08 February 2010

In the psychiatrist's chair

Why are people hostile to us?

It appears that social approval is very important to people. When they see someone aiming to do something without social approval, even something perfectly legal and respectable, because he or she has not given up on what they originally wanted to do, it makes them angry. Why is this? Is it because it reminds them that at some time in their lives they gave up on something important to them, perhaps gave up their original ideals and aspirations, lowered their standards and became uncritical of socially approved goings-on, in order to go with the flow and take advantage of the reduced and rather mouldy pickings that were on offer?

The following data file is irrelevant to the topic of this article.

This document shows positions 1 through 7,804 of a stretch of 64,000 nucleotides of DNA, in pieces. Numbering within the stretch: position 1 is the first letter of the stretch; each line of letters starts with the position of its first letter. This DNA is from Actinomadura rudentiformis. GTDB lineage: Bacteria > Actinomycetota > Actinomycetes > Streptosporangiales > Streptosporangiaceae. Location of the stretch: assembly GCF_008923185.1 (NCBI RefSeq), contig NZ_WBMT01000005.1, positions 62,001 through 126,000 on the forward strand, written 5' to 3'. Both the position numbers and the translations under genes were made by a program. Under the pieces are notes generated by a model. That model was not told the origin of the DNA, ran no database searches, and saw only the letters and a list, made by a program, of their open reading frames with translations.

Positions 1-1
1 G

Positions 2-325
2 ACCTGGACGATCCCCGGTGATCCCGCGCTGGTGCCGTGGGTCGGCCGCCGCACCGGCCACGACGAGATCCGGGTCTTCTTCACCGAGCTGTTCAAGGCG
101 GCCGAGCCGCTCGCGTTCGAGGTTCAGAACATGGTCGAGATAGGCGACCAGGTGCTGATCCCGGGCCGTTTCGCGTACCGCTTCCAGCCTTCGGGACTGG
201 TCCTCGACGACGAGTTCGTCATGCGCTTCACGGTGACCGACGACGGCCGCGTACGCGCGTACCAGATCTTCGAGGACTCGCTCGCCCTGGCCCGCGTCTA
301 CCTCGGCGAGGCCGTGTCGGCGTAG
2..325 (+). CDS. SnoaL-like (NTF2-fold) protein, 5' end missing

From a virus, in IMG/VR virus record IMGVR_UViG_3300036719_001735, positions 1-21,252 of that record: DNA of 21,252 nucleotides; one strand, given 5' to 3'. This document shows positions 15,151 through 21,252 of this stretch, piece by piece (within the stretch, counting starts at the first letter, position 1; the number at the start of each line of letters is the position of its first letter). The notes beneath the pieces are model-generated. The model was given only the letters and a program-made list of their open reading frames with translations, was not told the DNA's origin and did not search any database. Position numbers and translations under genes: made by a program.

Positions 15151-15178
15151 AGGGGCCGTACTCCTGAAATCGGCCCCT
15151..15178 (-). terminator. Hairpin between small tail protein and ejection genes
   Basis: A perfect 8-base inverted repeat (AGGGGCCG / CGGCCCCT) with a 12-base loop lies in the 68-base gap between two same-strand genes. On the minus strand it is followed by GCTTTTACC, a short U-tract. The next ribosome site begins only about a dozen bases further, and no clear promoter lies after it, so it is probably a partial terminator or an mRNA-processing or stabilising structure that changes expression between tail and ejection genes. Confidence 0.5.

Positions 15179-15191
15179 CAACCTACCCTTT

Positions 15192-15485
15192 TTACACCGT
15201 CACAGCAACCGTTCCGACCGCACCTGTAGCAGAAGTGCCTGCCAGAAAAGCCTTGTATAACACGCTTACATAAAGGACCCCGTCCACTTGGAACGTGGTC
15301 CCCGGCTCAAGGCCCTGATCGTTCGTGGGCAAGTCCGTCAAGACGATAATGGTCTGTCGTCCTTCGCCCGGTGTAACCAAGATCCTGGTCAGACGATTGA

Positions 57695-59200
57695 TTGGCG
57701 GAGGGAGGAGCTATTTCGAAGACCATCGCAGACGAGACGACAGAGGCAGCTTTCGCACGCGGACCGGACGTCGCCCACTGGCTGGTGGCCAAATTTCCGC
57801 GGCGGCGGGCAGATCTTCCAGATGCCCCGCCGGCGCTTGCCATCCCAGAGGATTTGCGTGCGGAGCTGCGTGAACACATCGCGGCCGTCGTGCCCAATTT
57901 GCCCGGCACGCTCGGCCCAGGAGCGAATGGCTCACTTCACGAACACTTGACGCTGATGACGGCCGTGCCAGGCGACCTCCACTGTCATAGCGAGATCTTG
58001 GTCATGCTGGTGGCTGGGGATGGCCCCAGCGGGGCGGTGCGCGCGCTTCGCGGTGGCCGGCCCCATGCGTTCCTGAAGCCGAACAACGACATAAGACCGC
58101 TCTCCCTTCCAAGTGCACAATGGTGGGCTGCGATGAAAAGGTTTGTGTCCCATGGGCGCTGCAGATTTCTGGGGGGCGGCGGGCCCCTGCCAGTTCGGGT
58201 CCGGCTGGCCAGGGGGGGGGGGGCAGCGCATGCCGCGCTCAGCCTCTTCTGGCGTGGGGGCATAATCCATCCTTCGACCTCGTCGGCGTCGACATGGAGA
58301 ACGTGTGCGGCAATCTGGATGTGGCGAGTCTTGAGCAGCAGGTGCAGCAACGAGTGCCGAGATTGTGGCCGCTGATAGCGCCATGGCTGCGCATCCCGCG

Perhaps so, and perhaps it is so even when people have no conscious awareness of having done this.

We here are trying to build up an institutional environment in order eventually to fulfil the same functions as intellectual writers and researchers (in the sense of heads of research departments) as we should have been able to fulfil within the context of the recognised universities, but found ourselves blocked in working towards doing so.

When people see us doing this it evidently arouses no sympathy or inclination to help us move even a little faster towards our goals. Rather, it arouses anger and energetic opposition. Perhaps this is because it reminds them of the aims and aspirations that they have themselves given up. Probably they have a predominant underlying anger, resentment, and sense of loss; some very obviously so. If people are reminded of what they have given up, the anger is aroused, but it is directed against individuals who have not given up, and practically never against the society that has ruined their lives, or the agents of that society who made things difficult for them at crucial times in their lives.